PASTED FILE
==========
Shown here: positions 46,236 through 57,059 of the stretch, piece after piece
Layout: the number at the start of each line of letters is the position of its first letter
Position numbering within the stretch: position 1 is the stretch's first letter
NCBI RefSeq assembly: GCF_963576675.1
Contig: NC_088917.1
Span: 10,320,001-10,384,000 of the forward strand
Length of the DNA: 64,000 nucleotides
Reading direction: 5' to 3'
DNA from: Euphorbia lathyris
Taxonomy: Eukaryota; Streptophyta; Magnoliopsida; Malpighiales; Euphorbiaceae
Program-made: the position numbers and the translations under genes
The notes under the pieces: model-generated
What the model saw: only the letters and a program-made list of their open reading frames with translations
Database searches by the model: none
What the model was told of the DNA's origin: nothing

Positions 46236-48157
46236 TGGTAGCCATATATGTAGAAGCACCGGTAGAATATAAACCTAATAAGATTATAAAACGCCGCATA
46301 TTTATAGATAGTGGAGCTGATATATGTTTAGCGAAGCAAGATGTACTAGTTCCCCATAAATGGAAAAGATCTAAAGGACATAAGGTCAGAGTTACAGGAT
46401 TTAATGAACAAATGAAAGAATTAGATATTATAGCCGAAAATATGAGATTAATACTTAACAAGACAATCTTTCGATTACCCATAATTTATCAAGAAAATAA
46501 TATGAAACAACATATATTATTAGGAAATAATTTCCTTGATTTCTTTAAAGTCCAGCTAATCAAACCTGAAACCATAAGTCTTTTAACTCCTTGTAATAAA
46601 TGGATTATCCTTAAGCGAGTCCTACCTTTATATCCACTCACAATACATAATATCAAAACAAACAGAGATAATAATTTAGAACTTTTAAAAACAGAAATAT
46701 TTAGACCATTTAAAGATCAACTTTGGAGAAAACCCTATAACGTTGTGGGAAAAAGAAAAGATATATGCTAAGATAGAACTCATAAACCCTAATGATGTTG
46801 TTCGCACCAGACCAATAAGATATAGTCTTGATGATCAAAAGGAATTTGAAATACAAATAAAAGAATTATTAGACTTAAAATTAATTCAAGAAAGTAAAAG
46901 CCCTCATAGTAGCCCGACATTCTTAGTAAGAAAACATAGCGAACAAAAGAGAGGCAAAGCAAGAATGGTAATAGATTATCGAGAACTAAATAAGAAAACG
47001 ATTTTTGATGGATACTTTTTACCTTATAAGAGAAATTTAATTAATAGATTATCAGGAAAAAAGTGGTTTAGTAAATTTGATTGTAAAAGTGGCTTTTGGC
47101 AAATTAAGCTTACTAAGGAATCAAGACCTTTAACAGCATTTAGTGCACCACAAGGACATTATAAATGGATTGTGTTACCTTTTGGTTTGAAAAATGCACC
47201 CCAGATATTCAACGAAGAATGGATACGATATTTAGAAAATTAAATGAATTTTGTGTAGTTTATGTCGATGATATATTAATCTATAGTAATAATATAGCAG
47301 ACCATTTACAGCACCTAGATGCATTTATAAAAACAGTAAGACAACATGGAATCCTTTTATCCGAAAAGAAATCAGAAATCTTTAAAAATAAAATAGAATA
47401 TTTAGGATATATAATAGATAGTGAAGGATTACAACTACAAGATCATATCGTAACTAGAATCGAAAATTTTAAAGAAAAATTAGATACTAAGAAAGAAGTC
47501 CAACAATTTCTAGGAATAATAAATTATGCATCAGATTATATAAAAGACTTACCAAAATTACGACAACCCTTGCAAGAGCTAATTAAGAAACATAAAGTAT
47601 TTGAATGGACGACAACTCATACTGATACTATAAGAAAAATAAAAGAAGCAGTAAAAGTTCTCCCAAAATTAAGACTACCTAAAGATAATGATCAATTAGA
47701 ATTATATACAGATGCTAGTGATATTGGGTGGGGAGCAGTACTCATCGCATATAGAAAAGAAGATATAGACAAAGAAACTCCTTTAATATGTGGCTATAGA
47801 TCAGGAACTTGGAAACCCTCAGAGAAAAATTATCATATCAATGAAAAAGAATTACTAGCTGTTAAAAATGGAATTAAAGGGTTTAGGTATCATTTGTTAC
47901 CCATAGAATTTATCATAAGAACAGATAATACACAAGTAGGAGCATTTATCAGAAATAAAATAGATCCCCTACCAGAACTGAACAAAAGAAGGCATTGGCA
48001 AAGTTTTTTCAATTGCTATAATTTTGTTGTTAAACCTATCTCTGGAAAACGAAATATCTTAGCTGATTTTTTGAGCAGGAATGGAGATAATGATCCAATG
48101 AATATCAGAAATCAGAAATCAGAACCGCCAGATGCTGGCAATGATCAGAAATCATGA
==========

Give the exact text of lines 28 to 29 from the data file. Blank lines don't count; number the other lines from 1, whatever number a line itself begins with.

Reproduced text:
47301 ACCATTTACAGCACCTAGATGCATTTATAAAAACAGTAAGACAACATGGAATCCTTTTATCCGAAAAGAAATCAGAAATCTTTAAAAATAAAATAGAATA
47401 TTTAGGATATATAATAGATAGTGAAGGATTACAACTACAAGATCATATCGTAACTAGAATCGAAAATTTTAAAGAAAAATTAGATACTAAGAAAGAAGTC